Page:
In the group stage, Canada claimed 1-0 wins over Scotland and Italy with goals by Zurrer and Jonelle Filigno respectively. England was then undone 2-0 by Sinclair and Brittany Timko. By topping Group A, Canada went on to the championship final to defeat the Netherlands 2-1 thanks to Filigno and Zurrer to claim the Cyprus Cup title, their third in four years.
Take that, Zimbabwe!
After submitting their Women’s World Cup 2015 Bid Book on February 11, the anti-climactic announcement came on March 3 when the FIFA Executive Committee officially named Canada as the host of the seventh WWC tournament. Their lone competitor, Zimbabwe, withdrew its bid a day earlier. The tournament will expand from 16 to 24 teams and from 32 matches to 52, reportedly running from mid-June to mid-July. Canada will also stage the 2014 U-20 WWC. Canada previously bid for the 2011 WWC, but hosting rights went to Germany.
Initial host cities and venues included in the bid submission included Edmonton, Alberta’s Commonwealth Stadium; Moncton Stadium in New Brunswick; Saputo Stadium, home of MLS’ Montreal Impact in Quebec; Frank Clair Stadium of Lansdowne Park in Ottawa, Ontario; Vancouver, British Columbia’s BC Place Stadium, home to the Vancouver Whitecaps and the 2012 CONCACAF Women’s Olympic Qualifiers; and Investors Group Field on the campus of the University of Manitoba in Winnipeg.
While Toronto will not host 2015 WWC matches due to the tournament’s overlap with the Pan American Games, Toronto and other cities can potentially stage the 2014 U-20 WWC, although no such plans have been confirmed.
Several venues will or have gone through extensive renovations and upgrades, whether related to the WWC or other pre-existing plans, with the estimated total country wide being $1 billion. For instance, BC Place Stadium is expected to undergo approximately $563 million in renovations (!). Cities like Ottawa have been marred with uncertainly as lawsuits related to Lansdowne Park’s redevelopment have stalled plans in the past.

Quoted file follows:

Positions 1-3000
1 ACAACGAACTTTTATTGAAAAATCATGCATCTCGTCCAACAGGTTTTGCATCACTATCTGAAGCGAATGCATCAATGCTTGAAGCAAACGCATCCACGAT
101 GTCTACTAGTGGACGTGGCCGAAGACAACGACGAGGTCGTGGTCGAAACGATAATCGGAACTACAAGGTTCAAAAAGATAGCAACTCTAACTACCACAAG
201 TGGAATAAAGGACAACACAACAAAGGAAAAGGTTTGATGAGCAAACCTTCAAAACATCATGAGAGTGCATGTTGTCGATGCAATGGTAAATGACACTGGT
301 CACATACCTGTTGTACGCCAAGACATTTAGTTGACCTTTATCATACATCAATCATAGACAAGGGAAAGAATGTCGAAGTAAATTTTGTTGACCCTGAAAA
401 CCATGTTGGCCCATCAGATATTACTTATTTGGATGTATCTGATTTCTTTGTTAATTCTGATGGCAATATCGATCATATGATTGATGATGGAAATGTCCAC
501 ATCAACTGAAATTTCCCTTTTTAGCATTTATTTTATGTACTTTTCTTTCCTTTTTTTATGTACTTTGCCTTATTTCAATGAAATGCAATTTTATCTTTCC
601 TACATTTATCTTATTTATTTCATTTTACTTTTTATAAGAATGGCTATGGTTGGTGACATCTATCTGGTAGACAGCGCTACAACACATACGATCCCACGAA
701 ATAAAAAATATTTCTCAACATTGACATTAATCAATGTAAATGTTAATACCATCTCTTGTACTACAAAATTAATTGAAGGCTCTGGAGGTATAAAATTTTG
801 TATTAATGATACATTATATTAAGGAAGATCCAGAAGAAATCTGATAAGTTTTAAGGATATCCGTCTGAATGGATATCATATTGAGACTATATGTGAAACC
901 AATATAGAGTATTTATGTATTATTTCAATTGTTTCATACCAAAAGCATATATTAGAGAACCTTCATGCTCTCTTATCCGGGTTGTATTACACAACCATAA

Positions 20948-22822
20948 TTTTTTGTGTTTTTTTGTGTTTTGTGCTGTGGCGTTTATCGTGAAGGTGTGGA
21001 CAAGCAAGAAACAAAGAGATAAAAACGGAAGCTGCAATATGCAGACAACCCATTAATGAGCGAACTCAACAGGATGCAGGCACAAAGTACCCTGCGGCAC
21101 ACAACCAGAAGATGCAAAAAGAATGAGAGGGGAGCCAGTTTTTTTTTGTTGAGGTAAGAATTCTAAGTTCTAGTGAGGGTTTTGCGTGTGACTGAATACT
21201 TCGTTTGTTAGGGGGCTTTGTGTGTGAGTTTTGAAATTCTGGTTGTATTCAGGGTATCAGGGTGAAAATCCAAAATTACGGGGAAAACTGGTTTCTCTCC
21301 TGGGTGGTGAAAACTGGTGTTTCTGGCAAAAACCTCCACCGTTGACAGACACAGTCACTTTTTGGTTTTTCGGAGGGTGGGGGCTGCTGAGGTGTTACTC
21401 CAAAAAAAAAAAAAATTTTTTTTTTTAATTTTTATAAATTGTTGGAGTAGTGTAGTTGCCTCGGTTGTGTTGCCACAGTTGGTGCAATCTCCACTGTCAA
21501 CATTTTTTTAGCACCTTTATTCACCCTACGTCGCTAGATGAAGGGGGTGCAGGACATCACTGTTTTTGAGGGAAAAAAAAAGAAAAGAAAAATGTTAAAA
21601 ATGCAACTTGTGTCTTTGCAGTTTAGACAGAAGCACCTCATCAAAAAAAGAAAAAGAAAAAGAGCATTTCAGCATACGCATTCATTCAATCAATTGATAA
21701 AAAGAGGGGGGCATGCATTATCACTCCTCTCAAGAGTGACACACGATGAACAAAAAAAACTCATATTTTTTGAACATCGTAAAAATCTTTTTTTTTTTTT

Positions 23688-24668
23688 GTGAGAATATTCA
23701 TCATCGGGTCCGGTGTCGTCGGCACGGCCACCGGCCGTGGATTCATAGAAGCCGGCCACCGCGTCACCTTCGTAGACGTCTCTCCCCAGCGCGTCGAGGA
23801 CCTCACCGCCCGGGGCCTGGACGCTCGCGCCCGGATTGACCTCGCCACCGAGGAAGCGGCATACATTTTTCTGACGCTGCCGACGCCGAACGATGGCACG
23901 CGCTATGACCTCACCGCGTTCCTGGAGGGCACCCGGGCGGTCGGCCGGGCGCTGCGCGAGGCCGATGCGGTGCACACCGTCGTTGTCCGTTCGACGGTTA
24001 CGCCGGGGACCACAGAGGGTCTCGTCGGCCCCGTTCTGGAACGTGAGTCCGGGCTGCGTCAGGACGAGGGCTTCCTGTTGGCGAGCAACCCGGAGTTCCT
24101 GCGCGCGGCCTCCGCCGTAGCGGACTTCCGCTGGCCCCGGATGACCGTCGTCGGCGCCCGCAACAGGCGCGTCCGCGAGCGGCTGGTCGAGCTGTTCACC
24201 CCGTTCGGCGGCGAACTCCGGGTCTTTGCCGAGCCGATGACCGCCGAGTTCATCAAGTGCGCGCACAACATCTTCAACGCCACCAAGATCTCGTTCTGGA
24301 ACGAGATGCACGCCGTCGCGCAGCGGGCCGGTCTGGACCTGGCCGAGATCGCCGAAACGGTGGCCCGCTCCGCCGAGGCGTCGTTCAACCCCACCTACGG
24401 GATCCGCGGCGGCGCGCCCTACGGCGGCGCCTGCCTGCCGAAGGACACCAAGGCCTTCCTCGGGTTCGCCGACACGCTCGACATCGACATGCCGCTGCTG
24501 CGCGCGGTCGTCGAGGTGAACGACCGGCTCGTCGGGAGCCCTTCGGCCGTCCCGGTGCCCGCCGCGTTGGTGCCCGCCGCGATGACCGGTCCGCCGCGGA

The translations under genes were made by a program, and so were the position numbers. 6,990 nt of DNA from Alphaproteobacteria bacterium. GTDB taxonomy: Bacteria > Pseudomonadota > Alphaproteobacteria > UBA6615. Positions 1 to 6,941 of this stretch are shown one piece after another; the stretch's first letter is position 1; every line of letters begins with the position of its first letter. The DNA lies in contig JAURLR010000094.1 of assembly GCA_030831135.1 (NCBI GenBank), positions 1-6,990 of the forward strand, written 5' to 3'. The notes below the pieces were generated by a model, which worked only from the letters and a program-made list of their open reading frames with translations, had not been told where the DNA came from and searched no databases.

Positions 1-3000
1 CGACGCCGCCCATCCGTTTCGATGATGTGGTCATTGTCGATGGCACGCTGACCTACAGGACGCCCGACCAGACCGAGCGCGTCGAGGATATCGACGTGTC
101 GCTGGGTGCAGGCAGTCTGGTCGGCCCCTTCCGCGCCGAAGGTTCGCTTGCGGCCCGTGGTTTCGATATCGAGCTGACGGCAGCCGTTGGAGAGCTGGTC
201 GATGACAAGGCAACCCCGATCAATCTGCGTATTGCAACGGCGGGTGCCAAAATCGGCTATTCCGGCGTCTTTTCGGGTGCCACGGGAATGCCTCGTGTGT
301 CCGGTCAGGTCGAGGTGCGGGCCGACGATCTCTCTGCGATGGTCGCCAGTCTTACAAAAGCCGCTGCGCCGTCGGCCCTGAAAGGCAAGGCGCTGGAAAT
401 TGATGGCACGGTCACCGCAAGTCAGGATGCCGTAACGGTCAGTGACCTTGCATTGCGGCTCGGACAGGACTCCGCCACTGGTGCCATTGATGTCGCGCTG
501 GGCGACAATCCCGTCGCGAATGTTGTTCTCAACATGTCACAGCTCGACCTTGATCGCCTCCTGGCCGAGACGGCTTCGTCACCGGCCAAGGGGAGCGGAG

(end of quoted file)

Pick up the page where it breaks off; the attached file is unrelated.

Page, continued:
World Number 6
With the latest FIFA World Ranking released March 18, Canada headed into the Women’s World Cup as the 6th ranked team in the world, their highest in team history.
2011 FIFA Women’s World Cup
When the lots were drawn, Group A was deemed as the Group of Death. While no one was expected to beat Germany, second place in the group was a toss up between Canada and France. By the end of the tournament, France would prove to be a new force in international women’s soccer.
Despite the 2-1 loss to Germany in the opening game, there was a sense of optimism as the result was an improvement upon Germany and Canada’s last friendly against one another, which as a 5-0 whooping in September 2010.
[Watch here] Canada almost took the lead 6 minutes into the match when Filigno forced a turnover, but Sinclair uncharacteristically skied the shot from close range. Weak defensive marking led to Germany’s first goal in the 10′ when Babett Peter was allowed space to cross the ball to Kerstin Garefrekes, who towered over the back of Marie-Eve Nault and headed it past an indecisive Erin McLeod. Upon the brink of half-time, Célia Okoyino da Mbabi outran the defence with a well timed run and slotted the ball into the net.
In the 48′, Sinclair was elbowed in the face by Peter while chasing a loose ball. Sinclair subsequently refused medical treatment and continued the game with a broken nose, dedication which warmed the hearts of many fans.
Canada’s highlight of the tournament came in the 82′. Simone Laudehr was handed a yellow card for fouling Sinclair, who then placed a beauty of a free kick into the top left corner of the net. The goal broke Germany’s 622-minute shutout streak that began in the 2003 WWC.
While the early moments against France seemed to be evenly matched, things began to unravel for the Canadians shortly thereafter. [Watch here] Sandrine Soubeyrand tackled the ball away from Sophie Schmidt. Her deflected shot was then headed into the net by an unmarked Gaetane Thiney in the 24′.
The onslaught came in the second half. With the Canadian defence unable to clear the danger, Thiney rocketed a shot off the post and in to make it 2-0 (60′). A Soubeyrand corner kick was head in by a loosely marked Camille Abily (66′), while Elodie Thomis speeded past the defence in the 83′ and scored off a Louisa Necib assist to cap things off 4-0.